New store lets angry Chinese women smash things

Face it — nothing’s more satisfying when you’re angry than taking a whack at large, breakable objects. Problem is, smashing your own property to bits carries some pretty disappointing consequences, like having to clean up the mess — or, in extreme cases, having to replace the goods you just destroyed. Luckily, a new shop in ...

People's Daily Online
People's Daily Online
People's Daily Online

Face it -- nothing's more satisfying when you're angry than taking a whack at large, breakable objects. Problem is, smashing your own property to bits carries some pretty disappointing consequences, like having to clean up the mess -- or, in extreme cases, having to replace the goods you just destroyed.

Luckily, a new shop in China will let you vent your frustrations on other people's equipment without dealing so much as a scratch to your own. After paying for the right to abuse an old TV, mobile phone, plate, chair or other item -- yes, the Pottery Barn rule still applies -- you have up to one minute to unleash your wrath upon your target. As an additional bonus, the store makes motorcycle helmets and gloves available to prevent injuries. But there's a catch: if you're not a woman, you can't play. Looks like frustrated men will have to stick with the ol' pillow standby for now.

Hat tip: Shanghaiist

Face it — nothing’s more satisfying when you’re angry than taking a whack at large, breakable objects. Problem is, smashing your own property to bits carries some pretty disappointing consequences, like having to clean up the mess — or, in extreme cases, having to replace the goods you just destroyed.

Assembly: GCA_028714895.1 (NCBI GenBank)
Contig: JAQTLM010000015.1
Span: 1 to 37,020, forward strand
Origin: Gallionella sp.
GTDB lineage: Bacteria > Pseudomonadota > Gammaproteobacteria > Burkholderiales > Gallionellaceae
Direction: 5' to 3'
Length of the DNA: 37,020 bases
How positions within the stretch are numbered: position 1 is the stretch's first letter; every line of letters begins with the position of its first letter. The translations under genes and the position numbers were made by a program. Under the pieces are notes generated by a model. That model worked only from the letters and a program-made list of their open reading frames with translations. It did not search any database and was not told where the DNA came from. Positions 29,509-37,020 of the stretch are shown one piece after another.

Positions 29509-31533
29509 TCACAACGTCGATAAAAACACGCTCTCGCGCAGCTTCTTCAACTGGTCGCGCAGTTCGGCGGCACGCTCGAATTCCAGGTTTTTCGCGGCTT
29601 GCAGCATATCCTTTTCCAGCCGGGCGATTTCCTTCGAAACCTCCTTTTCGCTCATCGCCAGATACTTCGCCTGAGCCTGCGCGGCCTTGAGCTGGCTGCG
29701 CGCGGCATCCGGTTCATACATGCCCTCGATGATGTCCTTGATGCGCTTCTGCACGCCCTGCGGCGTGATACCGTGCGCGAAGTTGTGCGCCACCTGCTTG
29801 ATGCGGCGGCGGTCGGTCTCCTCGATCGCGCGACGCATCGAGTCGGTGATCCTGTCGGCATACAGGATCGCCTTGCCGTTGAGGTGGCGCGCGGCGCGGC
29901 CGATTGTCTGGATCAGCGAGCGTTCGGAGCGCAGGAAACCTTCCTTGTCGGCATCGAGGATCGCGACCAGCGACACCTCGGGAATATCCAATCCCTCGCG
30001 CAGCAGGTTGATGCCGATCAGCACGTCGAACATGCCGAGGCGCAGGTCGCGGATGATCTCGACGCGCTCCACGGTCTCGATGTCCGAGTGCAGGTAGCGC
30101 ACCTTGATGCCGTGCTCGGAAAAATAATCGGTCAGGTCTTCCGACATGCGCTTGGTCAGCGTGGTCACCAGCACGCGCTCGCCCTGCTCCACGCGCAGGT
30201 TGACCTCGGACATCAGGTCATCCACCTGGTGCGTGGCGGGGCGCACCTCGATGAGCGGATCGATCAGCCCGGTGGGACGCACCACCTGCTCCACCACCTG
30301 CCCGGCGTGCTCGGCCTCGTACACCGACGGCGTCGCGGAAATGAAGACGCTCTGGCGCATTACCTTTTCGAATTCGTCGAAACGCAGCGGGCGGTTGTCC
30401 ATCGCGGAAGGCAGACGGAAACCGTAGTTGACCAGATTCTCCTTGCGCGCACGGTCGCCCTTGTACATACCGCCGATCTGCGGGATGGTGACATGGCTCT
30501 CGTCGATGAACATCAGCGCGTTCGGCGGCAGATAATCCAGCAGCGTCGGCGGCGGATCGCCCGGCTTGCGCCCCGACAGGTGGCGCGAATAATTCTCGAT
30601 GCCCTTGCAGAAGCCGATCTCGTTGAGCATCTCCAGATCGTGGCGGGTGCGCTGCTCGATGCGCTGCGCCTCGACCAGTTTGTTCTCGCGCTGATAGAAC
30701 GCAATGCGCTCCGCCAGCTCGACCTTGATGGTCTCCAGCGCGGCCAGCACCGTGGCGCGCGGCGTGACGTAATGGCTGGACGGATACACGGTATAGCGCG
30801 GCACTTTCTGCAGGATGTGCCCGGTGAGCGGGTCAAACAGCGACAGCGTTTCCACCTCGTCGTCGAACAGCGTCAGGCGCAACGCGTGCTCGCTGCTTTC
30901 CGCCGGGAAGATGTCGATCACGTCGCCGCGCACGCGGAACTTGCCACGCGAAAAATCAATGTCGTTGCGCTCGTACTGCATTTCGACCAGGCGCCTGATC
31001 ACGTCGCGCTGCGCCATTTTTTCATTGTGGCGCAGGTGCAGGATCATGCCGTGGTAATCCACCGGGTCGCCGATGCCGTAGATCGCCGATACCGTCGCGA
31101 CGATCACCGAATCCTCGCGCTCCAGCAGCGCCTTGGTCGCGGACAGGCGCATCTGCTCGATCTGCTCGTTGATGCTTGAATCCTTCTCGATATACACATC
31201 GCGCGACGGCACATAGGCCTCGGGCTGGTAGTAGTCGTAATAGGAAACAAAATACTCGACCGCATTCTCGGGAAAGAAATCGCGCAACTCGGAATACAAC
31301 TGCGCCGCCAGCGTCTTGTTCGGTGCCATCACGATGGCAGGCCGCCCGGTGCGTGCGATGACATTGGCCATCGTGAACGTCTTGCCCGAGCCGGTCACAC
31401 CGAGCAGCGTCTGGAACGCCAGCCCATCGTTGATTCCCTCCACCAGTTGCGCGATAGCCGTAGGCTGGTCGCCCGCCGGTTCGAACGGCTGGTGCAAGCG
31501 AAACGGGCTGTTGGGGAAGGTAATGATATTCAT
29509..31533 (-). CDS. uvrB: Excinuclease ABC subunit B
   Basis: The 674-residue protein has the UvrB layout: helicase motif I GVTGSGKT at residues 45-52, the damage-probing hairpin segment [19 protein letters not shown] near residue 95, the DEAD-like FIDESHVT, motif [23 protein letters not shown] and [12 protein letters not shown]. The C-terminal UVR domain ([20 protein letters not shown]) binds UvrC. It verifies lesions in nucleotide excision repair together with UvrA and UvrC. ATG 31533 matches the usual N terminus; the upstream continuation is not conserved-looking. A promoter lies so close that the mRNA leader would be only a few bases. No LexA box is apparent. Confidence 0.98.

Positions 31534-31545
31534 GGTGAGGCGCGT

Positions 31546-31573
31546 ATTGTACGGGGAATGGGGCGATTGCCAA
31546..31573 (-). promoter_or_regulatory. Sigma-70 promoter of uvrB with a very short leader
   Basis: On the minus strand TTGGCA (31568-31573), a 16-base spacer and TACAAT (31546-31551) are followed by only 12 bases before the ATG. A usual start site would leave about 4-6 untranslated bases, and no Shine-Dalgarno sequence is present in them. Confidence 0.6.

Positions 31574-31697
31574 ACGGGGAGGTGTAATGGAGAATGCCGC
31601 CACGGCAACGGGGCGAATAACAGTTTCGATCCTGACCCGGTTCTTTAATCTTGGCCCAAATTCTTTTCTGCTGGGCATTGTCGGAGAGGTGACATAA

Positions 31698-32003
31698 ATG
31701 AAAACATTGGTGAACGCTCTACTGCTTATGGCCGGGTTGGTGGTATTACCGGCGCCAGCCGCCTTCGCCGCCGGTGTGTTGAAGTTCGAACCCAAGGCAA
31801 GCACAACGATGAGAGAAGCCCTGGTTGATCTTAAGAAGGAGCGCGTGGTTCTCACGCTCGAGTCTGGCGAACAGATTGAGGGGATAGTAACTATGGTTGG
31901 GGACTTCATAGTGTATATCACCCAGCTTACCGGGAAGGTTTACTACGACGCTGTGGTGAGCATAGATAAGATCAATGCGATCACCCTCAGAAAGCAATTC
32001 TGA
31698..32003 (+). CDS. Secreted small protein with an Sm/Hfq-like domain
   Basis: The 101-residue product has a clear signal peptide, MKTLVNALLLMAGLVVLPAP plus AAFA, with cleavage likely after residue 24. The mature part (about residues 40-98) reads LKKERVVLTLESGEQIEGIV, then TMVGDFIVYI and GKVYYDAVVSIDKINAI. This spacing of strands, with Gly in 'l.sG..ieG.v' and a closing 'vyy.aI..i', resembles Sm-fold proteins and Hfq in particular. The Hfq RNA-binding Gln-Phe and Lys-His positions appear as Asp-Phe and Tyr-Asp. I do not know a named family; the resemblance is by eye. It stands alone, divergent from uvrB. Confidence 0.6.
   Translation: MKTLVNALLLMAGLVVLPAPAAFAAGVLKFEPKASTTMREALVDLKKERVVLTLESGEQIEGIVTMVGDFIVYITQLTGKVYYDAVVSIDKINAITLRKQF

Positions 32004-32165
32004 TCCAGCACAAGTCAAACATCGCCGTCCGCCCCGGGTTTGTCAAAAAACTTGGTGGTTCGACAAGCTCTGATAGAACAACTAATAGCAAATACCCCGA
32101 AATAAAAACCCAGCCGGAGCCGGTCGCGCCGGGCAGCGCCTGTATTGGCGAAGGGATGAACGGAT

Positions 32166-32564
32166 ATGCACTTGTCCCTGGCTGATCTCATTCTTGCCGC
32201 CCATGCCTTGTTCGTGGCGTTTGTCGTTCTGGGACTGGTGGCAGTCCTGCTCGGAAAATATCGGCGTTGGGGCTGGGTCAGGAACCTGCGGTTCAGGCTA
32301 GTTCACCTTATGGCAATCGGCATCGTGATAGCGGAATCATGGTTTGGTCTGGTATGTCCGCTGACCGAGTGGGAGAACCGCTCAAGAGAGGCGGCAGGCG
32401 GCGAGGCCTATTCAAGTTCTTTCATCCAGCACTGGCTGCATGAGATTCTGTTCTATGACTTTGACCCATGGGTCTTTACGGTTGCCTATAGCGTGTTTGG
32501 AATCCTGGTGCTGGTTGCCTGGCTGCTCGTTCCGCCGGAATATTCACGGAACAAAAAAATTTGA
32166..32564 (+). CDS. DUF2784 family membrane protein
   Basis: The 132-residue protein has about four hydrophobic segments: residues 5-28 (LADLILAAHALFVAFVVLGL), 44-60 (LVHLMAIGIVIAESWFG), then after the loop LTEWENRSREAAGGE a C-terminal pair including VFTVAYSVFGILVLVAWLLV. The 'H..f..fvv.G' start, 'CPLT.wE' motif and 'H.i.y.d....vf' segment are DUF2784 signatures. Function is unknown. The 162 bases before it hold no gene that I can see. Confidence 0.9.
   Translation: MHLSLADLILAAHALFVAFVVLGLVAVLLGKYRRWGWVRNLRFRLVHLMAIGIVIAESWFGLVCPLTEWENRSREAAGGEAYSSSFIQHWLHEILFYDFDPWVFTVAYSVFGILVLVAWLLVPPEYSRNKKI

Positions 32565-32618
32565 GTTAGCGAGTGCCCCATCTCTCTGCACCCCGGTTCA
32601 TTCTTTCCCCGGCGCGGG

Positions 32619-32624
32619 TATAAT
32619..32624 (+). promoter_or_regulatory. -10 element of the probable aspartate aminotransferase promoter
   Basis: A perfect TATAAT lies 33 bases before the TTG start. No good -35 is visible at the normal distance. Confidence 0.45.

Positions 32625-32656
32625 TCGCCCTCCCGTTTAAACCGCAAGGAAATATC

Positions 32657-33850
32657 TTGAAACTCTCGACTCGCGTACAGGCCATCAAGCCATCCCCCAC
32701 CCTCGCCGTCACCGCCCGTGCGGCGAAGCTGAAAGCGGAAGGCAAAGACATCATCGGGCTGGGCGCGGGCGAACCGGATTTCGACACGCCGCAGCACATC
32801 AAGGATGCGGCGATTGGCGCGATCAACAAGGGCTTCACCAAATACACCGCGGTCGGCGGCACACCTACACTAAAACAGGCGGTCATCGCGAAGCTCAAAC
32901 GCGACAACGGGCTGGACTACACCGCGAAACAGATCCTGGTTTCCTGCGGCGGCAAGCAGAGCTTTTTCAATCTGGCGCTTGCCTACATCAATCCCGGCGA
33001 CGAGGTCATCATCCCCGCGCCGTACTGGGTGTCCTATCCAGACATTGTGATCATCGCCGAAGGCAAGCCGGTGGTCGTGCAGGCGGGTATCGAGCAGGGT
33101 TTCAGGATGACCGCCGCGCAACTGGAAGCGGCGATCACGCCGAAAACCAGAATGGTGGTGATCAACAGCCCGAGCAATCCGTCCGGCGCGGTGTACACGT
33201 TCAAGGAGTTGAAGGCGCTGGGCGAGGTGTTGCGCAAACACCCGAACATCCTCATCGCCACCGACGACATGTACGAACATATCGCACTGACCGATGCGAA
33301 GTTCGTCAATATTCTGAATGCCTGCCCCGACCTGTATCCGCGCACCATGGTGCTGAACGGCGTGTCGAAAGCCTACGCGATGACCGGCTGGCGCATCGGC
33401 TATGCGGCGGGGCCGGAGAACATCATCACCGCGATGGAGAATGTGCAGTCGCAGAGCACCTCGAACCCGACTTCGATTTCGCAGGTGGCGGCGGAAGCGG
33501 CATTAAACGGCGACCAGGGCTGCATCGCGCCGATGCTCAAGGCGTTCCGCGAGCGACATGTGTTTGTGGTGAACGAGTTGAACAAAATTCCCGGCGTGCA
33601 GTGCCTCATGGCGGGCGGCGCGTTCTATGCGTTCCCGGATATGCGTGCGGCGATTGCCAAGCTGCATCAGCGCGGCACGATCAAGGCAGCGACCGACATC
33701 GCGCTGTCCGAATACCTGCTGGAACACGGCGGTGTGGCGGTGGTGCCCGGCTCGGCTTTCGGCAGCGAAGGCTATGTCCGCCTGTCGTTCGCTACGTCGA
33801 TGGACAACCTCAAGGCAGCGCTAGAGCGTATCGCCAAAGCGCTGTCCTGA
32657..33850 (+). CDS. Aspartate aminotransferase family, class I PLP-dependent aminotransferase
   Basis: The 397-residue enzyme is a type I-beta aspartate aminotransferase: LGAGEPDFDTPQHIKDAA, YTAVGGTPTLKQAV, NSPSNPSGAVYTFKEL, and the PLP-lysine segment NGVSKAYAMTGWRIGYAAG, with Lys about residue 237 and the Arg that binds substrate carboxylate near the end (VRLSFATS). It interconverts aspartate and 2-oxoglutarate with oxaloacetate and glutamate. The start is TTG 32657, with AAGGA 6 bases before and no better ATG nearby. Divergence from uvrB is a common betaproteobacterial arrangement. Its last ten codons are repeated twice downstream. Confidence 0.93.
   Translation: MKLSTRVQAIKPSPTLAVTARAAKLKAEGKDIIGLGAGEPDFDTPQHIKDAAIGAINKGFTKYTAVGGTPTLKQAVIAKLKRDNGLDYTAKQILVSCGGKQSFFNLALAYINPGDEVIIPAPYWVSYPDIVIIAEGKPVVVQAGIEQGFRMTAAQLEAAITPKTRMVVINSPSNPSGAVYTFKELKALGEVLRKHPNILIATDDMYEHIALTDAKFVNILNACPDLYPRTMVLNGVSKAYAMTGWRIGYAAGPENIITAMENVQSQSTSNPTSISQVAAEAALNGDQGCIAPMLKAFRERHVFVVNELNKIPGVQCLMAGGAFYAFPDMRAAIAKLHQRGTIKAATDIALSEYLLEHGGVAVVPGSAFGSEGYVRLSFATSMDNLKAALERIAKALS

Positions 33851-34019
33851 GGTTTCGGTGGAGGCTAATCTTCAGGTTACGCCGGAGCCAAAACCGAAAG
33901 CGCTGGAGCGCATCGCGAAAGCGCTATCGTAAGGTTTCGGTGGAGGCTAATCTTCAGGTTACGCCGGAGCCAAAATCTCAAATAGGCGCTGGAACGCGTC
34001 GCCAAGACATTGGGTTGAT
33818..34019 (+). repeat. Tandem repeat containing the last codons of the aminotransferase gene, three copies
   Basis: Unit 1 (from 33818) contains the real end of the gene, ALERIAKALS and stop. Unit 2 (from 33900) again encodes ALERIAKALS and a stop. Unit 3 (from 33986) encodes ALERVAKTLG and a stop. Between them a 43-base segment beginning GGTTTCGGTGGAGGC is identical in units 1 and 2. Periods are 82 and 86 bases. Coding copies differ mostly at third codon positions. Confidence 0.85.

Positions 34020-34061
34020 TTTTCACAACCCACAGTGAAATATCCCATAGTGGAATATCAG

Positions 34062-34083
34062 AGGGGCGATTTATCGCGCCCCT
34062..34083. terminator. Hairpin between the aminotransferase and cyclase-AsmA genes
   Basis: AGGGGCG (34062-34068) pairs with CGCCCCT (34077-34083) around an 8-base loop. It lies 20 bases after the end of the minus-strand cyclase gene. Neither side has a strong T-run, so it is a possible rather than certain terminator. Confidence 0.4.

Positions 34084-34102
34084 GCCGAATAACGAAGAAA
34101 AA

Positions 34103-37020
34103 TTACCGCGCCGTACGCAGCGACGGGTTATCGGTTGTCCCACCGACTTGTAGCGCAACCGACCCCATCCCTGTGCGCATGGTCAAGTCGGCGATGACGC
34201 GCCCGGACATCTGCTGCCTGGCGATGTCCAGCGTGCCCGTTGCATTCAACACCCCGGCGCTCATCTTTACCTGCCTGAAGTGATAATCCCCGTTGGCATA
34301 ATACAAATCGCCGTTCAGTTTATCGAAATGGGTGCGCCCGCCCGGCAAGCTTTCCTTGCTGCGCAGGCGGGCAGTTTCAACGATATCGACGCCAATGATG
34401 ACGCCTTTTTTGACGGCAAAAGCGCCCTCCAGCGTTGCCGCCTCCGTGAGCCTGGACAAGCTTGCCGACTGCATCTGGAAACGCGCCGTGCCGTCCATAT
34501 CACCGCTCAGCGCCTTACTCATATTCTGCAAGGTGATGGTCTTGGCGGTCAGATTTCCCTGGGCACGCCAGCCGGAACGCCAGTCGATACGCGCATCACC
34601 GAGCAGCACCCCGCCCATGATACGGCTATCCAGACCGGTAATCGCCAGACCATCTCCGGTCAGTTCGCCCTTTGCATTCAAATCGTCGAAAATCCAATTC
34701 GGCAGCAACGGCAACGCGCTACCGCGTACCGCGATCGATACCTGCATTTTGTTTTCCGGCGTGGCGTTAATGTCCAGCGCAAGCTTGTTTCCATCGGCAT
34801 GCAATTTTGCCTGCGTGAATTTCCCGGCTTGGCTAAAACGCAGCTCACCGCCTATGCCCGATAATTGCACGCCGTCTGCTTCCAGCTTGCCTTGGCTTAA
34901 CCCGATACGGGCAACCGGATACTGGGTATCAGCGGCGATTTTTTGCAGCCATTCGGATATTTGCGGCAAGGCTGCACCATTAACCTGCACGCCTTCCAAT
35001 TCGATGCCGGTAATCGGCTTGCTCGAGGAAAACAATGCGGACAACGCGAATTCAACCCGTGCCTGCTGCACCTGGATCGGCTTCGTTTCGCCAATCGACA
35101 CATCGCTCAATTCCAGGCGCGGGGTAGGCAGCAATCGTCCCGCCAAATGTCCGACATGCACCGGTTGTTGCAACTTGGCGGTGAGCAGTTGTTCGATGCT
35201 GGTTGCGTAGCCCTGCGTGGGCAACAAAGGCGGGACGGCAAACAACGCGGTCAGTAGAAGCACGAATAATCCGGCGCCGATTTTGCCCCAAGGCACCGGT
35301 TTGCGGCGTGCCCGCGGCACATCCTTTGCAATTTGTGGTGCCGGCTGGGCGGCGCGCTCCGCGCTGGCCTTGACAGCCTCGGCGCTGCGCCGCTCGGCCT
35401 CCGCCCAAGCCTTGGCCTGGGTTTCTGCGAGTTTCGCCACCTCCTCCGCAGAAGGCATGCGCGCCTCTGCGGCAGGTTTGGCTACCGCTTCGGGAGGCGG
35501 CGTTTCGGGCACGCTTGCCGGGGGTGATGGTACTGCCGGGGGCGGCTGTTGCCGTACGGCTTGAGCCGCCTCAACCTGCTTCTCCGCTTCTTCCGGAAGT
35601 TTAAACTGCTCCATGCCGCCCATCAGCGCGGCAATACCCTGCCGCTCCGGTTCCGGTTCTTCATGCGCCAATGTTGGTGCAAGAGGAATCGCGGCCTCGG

Luckily, a new shop in China will let you vent your frustrations on other people’s equipment without dealing so much as a scratch to your own. After paying for the right to abuse an old TV, mobile phone, plate, chair or other item — yes, the Pottery Barn rule still applies — you have up to one minute to unleash your wrath upon your target. As an additional bonus, the store makes motorcycle helmets and gloves available to prevent injuries. But there’s a catch: if you’re not a woman, you can’t play. Looks like frustrated men will have to stick with the ol’ pillow standby for now.

Hat tip: Shanghaiist

Brian Fung is an editorial researcher at FP.

More from Foreign Policy

An illustration shows George Kennan, the father of Cold War containment strategy.
An illustration shows George Kennan, the father of Cold War containment strategy.

Is Cold War Inevitable?

A new biography of George Kennan, the father of containment, raises questions about whether the old Cold War—and the emerging one with China—could have been avoided.

U.S. President Joe Biden speaks on the DISCLOSE Act.
U.S. President Joe Biden speaks on the DISCLOSE Act.

So You Want to Buy an Ambassadorship

The United States is the only Western government that routinely rewards mega-donors with top diplomatic posts.

Chinese President Xi jinping  toasts the guests during a banquet marking the 70th anniversary of the founding of the People's Republic of China on September 30, 2019 in Beijing, China.
Chinese President Xi jinping toasts the guests during a banquet marking the 70th anniversary of the founding of the People's Republic of China on September 30, 2019 in Beijing, China.

Can China Pull Off Its Charm Offensive?

Why Beijing’s foreign-policy reset will—or won’t—work out.

Turkish Defense Minister Hulusi Akar chairs a meeting in Ankara, Turkey on Nov. 21, 2022.
Turkish Defense Minister Hulusi Akar chairs a meeting in Ankara, Turkey on Nov. 21, 2022.

Turkey’s Problem Isn’t Sweden. It’s the United States.

Erdogan has focused on Stockholm’s stance toward Kurdish exile groups, but Ankara’s real demand is the end of U.S. support for Kurds in Syria.